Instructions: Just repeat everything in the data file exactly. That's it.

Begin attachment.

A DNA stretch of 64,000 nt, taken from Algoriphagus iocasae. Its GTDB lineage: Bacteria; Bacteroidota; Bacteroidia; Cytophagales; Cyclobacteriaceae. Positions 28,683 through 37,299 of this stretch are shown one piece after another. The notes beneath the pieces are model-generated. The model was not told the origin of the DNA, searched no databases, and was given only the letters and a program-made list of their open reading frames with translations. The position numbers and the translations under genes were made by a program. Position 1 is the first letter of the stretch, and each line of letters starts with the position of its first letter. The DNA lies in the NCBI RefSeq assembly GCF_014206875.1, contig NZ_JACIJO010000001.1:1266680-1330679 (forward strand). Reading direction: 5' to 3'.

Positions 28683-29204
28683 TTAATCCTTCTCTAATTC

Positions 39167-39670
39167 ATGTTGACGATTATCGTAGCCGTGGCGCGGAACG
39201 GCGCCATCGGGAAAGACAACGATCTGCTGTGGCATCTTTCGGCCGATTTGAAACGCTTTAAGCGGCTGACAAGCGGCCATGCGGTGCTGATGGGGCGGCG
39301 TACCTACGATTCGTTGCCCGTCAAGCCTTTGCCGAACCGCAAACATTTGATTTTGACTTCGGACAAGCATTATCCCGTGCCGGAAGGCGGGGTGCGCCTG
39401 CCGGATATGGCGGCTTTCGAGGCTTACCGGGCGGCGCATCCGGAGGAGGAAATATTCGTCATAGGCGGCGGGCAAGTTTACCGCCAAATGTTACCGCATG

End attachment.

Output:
A DNA stretch of 64,000 nt, taken from Algoriphagus iocasae. Its GTDB lineage: Bacteria; Bacteroidota; Bacteroidia; Cytophagales; Cyclobacteriaceae. Positions 28,683 through 37,299 of this stretch are shown one piece after another. The notes beneath the pieces are model-generated. The model was not told the origin of the DNA, searched no databases, and was given only the letters and a program-made list of their open reading frames with translations. The position numbers and the translations under genes were made by a program. Position 1 is the first letter of the stretch, and each line of letters starts with the position of its first letter. The DNA lies in the NCBI RefSeq assembly GCF_014206875.1, contig NZ_JACIJO010000001.1:1266680-1330679 (forward strand). Reading direction: 5' to 3'.

Positions 28683-29204
28683 TTAATCCTTCTCTAATTC

Positions 39167-39670
39167 ATGTTGACGATTATCGTAGCCGTGGCGCGGAACG
39201 GCGCCATCGGGAAAGACAACGATCTGCTGTGGCATCTTTCGGCCGATTTGAAACGCTTTAAGCGGCTGACAAGCGGCCATGCGGTGCTGATGGGGCGGCG
39301 TACCTACGATTCGTTGCCCGTCAAGCCTTTGCCGAACCGCAAACATTTGATTTTGACTTCGGACAAGCATTATCCCGTGCCGGAAGGCGGGGTGCGCCTG
39401 CCGGATATGGCGGCTTTCGAGGCTTACCGGGCGGCGCATCCGGAGGAGGAAATATTCGTCATAGGCGGCGGGCAAGTTTACCGCCAAATGTTACCGCATG